Other ideas people gave me: Have the rehearsal dinner on Thursday night and a big dinner for all out-of-town guests Friday. Or after the rehearsal dinner have people gather somewhere for cocktails or dessert.
Post # 7
I have a similar issue. A huge chunk of our guests will be coming from out of town, and we want to see them (as do my parents). FI’s father wants to host an RD where the wedding party can’t even bring their guests (a whole 3 extra people). What I think is going to end up happening is that FI’s father is just going to give us money, and my parents are really going to host it (catered something at our house, outside if it’s nice) for the wedding party and immediate family.
After the RD, they will then host a wine & dessert party for all of the OOT people so we get to see everyone.
We would do the post-wedding brunch thing but we are leaving the very next morning early for our honeymoon. My family might have a family brunch, but we won’t be there and we want to see our guests too!
Post # 8
Your responsible only to assist the Host. Host is the Host….
Post # 9
same situation as you.
We found a rehearsal dinner place that will only allow for 75people max, so it ended up being a GREAT EXCUSE for limiting the number and my parents totally understood.
It is very common to do a small intimate dinner with family and bridal party and then go to the hotel bar where everyone is staying (or a local bar/lounge that is easy for people to get to) and have cocktails there where everyone just gets their own drinks and see’s you. This relieves the financial stress on EVERYONE. Just announce it in your itinerary that everyone is invited to the bar at XXX time.
Since your folks are paying for the wedding, doing ANOTHER event like a brunch only adds to their bill. If they want to pay it, great, but in my case, my folks have a generous yet firm and limited budget and so doing open cocktails was the best solution.
Post # 10
In one way it is nice of your parents to offer to pay for the extra guests they want to invite. In another way it is sort of a slap in the face to your FI’s parents, and I’m sure they can see that. Your mom and dad wouldn’t like your FILs coming in and changing the plans for the party they are hosting (the wedding and reception) and then offering money as a way of making up for the implied criticism. Plus, when one family has significantly more money than the other, feelings can really get hurt if its perceived that the more-well-off family thinks that the plans made by the other family are somehow inadequate.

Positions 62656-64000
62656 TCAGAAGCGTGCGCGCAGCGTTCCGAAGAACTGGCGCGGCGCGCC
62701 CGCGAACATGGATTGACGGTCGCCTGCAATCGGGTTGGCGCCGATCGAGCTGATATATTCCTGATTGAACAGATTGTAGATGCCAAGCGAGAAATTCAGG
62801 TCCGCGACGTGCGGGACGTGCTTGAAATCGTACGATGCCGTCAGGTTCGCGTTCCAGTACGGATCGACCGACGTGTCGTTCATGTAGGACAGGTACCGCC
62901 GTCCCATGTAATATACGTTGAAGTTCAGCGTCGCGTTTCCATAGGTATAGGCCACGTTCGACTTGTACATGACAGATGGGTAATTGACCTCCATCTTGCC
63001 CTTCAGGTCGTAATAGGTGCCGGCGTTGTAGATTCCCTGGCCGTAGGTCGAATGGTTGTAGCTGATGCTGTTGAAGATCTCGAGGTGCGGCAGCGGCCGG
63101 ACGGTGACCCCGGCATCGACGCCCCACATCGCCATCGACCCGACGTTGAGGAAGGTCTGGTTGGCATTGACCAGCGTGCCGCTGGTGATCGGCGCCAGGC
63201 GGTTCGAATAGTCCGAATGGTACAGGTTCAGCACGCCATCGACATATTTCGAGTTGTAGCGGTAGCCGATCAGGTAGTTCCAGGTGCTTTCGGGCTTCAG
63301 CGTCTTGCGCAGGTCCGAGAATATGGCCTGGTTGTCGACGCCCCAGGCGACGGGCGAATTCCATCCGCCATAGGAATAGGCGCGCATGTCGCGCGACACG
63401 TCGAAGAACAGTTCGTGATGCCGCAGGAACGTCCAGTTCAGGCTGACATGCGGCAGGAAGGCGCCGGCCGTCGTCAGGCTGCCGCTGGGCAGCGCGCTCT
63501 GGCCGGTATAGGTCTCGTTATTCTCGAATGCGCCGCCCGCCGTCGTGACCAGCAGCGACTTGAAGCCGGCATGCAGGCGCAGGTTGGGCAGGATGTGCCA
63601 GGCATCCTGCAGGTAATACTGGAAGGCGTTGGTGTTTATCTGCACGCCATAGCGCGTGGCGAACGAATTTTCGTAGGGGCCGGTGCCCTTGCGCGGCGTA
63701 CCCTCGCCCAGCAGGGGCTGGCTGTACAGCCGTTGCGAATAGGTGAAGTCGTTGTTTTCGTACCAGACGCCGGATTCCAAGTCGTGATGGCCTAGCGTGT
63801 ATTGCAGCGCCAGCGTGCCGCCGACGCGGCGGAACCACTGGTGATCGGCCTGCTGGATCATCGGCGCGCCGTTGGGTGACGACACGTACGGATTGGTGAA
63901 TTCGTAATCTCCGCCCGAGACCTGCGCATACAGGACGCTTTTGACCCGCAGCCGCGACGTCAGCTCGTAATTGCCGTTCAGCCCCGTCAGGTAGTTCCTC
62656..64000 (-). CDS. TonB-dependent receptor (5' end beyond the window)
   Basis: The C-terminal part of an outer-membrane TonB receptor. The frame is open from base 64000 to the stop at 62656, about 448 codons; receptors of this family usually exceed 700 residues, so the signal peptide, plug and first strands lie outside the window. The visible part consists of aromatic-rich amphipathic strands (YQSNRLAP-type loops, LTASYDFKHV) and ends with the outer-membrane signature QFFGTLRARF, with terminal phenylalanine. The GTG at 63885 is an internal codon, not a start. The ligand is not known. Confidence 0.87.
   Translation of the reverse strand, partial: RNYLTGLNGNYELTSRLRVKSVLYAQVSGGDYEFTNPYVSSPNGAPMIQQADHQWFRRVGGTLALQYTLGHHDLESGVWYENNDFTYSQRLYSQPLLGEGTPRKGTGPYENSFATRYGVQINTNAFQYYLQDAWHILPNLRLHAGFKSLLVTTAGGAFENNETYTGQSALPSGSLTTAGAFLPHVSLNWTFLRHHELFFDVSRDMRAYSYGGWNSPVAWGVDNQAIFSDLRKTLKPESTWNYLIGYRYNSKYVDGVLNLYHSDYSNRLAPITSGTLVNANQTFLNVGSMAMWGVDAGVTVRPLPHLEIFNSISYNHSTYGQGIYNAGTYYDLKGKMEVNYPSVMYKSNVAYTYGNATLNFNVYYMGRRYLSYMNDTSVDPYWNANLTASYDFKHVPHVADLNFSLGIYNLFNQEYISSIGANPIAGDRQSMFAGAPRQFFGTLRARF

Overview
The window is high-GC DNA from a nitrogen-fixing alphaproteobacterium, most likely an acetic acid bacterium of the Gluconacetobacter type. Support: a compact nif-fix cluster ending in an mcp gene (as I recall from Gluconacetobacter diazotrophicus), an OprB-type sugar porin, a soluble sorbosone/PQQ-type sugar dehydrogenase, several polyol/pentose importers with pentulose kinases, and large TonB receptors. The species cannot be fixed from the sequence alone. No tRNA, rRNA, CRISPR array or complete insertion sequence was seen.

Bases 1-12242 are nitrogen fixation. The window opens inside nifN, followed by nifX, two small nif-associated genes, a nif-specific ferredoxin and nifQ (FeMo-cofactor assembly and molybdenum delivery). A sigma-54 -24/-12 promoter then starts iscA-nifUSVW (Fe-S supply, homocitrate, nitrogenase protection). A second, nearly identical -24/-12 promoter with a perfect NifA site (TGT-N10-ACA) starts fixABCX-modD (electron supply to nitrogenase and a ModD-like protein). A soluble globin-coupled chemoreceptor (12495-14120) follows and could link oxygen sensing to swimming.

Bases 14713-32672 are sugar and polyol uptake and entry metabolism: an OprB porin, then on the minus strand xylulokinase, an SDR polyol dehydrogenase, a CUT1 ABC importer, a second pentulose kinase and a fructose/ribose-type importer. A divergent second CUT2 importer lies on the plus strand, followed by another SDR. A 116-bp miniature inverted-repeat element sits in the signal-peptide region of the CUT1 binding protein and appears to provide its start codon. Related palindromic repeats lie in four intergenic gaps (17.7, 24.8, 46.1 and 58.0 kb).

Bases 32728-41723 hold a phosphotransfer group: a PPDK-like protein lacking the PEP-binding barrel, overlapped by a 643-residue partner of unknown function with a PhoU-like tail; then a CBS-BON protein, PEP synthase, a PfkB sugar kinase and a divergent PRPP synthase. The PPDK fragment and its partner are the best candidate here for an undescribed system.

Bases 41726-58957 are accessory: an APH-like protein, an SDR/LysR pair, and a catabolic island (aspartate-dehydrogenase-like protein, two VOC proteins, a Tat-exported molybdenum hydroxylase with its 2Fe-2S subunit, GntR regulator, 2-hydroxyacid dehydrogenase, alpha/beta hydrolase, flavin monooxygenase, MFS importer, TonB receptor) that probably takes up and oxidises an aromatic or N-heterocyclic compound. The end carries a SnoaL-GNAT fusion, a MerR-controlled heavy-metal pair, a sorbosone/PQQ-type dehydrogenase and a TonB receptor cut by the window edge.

I would leave your RD the way it is. If your folks want to throw two big parties for their friends, you could suggest a day-after brunch, or a brunch or lunch the day before (earlier than the RD). If your RD is already at 60-65, that’s pretty big. Its really not necessary or appropriate for the RD to be over half the size of the actual reception.
Post # 11
I have almost the same situation. My fiance’s parents are divorced and have very little money. We’re also tied by our rehearsal site, which requires a small # for dinner- our compromise is this: we’re keeping dinner fairly small (65) and then since pretty much everyone is coming from out of town, we’re opening it up for drinks & dessert for everyone from 8-10pm. My parents are paying for the drinks, his are paying for food. I don’t think it’s rude of your parents to want to invite more, but if his parents are very involved in planning, you are kind of tied to their ideas. You could suggest a few extra people your parents want, but probably not the whole list.